The term eczema conjures up images of intractable and disabling skin conditions.  However, “eczema” simply means chronic inflammation of the skin. In the context of allergy, two skin conditions are to be considered.  First, “atopic eczema” or “atopic dermatitis” which appears in allergic individuals who also may have asthma and allergic rhinitis.  The rash, which usually first appears in infancy, is mostly in the bend of the elbows and knees and behind the ears. When it appears in early infancy, the face and, if the condition is severe, almost any part of the skin may be involved.  The second is contact eczema.  Examples of this are nickel allergy (where rash appears where skin contacts ornaments) and rubber or leather allergy. In many occupations, other materials that the worker comes in contact for long periods may be responsible for this type of dermatitis. 


            The treatment of atopic eczema revolves around moisturizing the skin (by avoiding too long a contact with water and avoidance of soap where possible) and use of creams and lotions after showers and whenever needed. The acute stage of the eczema responds very well to local application of steroid creams and ointments and, when bacterial infection is present, treatment of these with appropriate antibiotics.  The newer treatments which help ‘spare’ steroids are two cream/ointments called “Protopic” and “Elidel”. For milder cases of the atopic eczema these will certainly help reduce the use of steroid creams. When a food item leads to flares of this type of eczema, a judicious food avoidance will help. Some food allergens that are commonly implicated are eggs, milk, soy, corn, wheat and fish.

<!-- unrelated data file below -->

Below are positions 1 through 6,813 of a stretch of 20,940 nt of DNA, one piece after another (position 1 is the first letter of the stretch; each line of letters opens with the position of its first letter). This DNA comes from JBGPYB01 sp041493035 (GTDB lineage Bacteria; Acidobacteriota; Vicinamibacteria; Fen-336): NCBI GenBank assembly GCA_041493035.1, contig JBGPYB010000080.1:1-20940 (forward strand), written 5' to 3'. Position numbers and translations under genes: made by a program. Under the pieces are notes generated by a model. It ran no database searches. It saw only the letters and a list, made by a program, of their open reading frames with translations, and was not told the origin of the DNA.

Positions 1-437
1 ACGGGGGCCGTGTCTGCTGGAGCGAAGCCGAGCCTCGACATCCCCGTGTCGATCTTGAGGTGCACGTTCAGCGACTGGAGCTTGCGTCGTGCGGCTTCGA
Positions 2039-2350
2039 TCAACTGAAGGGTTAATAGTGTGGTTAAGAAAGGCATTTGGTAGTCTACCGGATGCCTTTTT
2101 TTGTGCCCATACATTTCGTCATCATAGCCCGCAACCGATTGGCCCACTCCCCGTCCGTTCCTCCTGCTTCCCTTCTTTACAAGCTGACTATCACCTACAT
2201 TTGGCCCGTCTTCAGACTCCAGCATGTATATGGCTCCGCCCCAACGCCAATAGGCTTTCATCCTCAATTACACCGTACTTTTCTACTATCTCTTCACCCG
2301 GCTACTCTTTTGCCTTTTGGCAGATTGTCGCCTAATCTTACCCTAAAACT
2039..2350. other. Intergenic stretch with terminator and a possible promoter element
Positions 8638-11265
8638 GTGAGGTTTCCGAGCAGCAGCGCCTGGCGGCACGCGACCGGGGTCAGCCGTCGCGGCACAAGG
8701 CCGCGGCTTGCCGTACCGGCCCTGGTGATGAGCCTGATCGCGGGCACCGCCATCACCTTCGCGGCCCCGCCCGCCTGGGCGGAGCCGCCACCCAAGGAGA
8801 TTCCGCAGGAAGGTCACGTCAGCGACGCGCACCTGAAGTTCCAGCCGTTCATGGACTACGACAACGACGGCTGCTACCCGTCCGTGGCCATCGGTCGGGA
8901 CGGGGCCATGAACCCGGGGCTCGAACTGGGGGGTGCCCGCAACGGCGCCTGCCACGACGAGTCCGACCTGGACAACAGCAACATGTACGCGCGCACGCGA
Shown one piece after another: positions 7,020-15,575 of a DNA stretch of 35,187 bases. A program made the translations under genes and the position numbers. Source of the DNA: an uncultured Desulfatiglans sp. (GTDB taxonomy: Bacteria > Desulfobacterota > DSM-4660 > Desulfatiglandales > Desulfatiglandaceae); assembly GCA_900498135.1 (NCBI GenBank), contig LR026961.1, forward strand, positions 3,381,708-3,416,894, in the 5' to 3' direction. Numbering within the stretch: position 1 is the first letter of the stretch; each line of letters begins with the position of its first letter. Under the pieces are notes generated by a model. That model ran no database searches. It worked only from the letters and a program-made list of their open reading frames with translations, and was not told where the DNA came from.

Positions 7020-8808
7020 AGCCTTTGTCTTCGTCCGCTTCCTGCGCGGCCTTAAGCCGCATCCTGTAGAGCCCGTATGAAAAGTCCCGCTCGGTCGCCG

The first step in treating contact allergy skin rashes is identifying the causative agent. If it is not obvious, a ‘patch testing’ can help. In this test, a series of suspected contact materials is applied on a patch of tape on the back of the patient and left there for at least 48-72 hours. After this period, when the patch is removed, a positive reaction is revealed if the area of contact is red, itchy and swollen. In severe allergies, the contact area may even have blisters.  Once identified, removal of contact is the best treatment and if this is accomplished, the result is a cure.  As with any other inflamed skin condition, steroid creams and ointments can afford relief from the symptoms at least on a temporary basis.


            There are many types of eczema where the actual cause is unknown and treatment then depends on controlling symptoms with, along with the steroid creams, itch control with antihistamines.  A particular type of eczema called ‘stasis eczema’ that depends on stagnation of blood in varicose veins will be helped by adequate (including surgery) treatment of the varicose veins.


If you have any questions or comments, you may e-mail P.K. Raghuprasad, M.D. at


Disclaimer: The facts presented in this article and the views expressed are solely those of the author(s) and do not necessarily reflect the views of the Board of Directors or other members of West Texas Physicians Alliance.